codicil. On the evening of 1 July, he is alleged to have
told his secretary Jean de Chavigny, "You will not find
me alive at sunrise." The next morning he was reportedly
found dead, lying on the floor next to his bed and a
bench. He was buried in the local Franciscan chapel but
re-interred in the Collégiale St-Laurent at the French
Revolution, where his tomb remains to this day. The
University of Notre Dame was named after Nostradamus.
September 11 Prophecy
Publishing Date : October 31, 2008
10,72 - Benoist Rigaud 1568 Lyon Edition
neuf cens nonante neuf sept mois,
Du ciel viendra vn grand Roy d'effraieur.
Resusciter le grand Roy d'Angolmois.
Avant apres Mars regner par bon heur.
The year 1999, seventh month, [or simply "sept"]
From the sky will come a great King of Terror.
To bring back to life the great King of the Mongols,
Before and after Mars to reign by good luck.
There are only 42 Quatrains (58 Quatrains are missing)
in seventh century in Nostradamus's book. Quatrain 10,72
is placed in tenth century.
Quatrain 10,72 is 10,14th Quatrain when considering
missing 58 Quatrains :
1074 – 58 =
Note : There are 5 stars and number 8 in the globe on
the cover of Nostradamus's book (Benoist
Rigaud 1568 Lyon Edition). 5 stars and number
8 point number 58.
Please visit for my research on mysterious number 58 :
First letters of "ROI
words are upper case in French text.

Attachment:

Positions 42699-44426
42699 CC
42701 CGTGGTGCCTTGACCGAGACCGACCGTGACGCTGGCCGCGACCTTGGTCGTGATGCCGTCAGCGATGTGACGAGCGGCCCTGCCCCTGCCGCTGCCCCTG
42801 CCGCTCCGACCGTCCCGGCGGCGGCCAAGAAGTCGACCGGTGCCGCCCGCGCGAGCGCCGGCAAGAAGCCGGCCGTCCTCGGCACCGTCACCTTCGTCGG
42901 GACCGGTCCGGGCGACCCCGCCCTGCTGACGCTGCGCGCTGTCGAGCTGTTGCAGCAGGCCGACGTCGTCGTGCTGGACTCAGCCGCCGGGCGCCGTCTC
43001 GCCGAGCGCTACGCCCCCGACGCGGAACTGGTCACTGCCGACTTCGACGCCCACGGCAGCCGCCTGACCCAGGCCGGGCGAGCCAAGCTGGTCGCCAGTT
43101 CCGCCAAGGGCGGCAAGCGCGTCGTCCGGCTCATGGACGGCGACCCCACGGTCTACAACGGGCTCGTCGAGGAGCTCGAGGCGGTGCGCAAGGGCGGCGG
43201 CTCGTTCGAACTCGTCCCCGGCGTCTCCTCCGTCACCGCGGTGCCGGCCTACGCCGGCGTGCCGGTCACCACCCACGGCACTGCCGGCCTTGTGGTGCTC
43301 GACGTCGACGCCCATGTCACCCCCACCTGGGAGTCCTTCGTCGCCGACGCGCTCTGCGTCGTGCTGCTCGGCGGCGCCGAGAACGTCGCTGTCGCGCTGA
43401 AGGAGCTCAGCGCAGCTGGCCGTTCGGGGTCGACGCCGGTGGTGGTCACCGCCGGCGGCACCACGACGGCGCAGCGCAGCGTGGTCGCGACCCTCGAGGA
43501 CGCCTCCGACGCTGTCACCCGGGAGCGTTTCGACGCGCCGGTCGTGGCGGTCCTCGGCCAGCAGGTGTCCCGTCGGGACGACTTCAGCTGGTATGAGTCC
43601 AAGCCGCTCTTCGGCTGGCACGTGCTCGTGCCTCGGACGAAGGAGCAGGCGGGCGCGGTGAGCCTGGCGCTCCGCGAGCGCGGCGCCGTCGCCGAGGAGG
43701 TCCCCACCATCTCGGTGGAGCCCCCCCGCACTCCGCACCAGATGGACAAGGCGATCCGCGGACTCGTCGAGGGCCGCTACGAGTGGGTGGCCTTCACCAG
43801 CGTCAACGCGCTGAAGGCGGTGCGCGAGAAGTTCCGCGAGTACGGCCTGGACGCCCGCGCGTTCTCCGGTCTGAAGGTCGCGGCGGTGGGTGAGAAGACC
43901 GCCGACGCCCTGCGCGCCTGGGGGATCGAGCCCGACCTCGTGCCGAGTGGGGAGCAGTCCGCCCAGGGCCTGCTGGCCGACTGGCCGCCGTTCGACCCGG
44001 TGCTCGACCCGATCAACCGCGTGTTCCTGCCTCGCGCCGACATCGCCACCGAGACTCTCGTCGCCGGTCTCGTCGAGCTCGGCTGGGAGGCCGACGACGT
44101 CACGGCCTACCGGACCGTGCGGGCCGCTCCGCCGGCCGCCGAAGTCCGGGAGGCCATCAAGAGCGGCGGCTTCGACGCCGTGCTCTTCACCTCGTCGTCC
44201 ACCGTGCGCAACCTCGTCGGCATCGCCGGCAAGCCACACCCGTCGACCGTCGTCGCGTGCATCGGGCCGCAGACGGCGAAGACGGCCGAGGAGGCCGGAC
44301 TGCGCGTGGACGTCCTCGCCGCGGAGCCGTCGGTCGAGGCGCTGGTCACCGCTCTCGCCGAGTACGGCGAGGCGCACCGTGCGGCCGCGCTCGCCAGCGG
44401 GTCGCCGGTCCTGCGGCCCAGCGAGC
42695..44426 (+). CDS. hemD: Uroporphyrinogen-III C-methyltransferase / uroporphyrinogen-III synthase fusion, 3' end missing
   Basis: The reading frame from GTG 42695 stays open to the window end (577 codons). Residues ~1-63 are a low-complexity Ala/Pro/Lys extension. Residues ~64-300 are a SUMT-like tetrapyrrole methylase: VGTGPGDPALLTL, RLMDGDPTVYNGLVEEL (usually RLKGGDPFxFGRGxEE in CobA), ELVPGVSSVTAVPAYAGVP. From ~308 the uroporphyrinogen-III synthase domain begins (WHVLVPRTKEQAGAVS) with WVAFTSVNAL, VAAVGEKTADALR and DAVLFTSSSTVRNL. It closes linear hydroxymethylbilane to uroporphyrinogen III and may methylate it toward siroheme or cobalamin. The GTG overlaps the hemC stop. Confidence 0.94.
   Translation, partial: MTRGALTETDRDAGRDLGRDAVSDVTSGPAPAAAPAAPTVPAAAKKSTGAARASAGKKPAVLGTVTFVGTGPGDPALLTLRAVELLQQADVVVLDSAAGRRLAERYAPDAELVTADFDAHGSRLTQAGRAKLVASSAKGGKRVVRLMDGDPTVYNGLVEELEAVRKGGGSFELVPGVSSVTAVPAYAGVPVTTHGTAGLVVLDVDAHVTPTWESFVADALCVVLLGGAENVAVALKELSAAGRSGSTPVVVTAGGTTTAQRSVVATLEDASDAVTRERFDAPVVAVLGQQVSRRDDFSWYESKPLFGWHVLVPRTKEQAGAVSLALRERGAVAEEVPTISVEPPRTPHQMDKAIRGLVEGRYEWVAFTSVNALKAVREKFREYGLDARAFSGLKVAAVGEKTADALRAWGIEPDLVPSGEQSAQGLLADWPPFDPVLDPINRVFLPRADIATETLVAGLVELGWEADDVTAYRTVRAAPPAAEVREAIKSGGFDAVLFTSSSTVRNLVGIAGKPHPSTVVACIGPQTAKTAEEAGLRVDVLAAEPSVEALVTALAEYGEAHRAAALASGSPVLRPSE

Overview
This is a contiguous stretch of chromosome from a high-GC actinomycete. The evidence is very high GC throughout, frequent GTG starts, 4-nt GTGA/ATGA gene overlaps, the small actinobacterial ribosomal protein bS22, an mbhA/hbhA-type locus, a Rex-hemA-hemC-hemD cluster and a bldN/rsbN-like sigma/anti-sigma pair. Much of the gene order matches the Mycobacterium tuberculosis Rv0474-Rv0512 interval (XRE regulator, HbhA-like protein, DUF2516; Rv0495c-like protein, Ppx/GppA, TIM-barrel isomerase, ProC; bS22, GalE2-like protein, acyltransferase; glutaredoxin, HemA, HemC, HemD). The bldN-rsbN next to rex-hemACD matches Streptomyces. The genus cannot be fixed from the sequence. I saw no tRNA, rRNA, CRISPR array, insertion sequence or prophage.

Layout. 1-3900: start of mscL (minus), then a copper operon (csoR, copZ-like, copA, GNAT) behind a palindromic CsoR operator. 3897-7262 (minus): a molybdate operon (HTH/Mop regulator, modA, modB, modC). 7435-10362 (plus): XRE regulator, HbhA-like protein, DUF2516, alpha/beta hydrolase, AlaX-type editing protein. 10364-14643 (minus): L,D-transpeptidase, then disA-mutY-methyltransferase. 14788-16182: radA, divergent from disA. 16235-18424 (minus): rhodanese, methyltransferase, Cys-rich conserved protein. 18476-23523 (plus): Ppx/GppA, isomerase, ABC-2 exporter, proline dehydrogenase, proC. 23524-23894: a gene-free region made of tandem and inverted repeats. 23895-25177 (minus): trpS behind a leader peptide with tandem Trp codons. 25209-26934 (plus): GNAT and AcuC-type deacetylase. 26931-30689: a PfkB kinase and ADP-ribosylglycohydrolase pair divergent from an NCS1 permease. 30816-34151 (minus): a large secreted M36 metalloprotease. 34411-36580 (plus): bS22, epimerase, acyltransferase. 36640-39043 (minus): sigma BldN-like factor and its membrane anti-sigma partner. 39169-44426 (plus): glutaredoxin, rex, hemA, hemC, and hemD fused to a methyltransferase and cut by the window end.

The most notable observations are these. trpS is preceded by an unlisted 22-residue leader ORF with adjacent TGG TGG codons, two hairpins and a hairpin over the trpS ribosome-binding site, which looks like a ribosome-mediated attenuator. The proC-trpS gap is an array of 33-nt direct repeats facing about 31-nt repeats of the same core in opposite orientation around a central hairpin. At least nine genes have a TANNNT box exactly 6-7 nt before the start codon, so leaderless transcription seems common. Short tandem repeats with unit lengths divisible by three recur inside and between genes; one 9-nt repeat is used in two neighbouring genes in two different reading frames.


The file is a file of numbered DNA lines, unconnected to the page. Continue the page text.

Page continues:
The Roman numbers in "ROI DANGOLMOIS" and "MARS" words
are "I","D","L","M","I" and "M"
"I","D","L","M","I" and "M" numbers equal "MMDLII"
in Roman numbering system:
"MMDLII" Roman number equals number
Nostradamus has used 1999 number in Quatrain 10,72 :
19*19 = 1881 (Number
Real number of Quatrain 10,72 is 10,14 :
10*14 = 140
This number points months
140/12 = 11.666 years (Number
The Roman Number "MMDLII" (2552) in "ROI DANGOLMOIS" and
"MARS" words :
25*52 = 1300
This number points months too.
1300/12 = 108.333 years (Number
sum of (Number A) , (Number B) and (Number C) :
11.666 + 108.333 = 2000.999 =
Quatrain 10,72 gives year 2001
There are "sept
words in the first line of Quatrain 10,72 in French
text. These words not refer "seventh month". Nostradamus
has used "SEPT" word for a month name.
first four letters of month "SEPTEMBRE" ("SEPTEMBER" in
Quatrain 10,72 gives "September 2001". Nostradamus has
predicted the date of September 11 attacks succesfully.
There is "UN
GRAND ROI DEFFRAIEUR"
("a great King of Terror" in English) name in the thirth
line of Quatrain 10,72 in French text.
This name is the anagramme of a french phrase :
RUINERA DU NORD"
will ruin Northern"
Osama bin Laden has long height 6 foot 4 or 5 inches,
thin build, long arms, white streaked beard. Some people
describes him as he look likes a giraffe. Osama bin
Laden was born in Riyadh, Saudi Arabia. Giraffes live in
Africa and Saudi Arabia is close to Africa.
On September 11, 2001 at 8:46 a.m. Eastern Time, Al
Qaeda suicide hijackers crashed American Airlines Flight
11 into the
facade of the North Tower.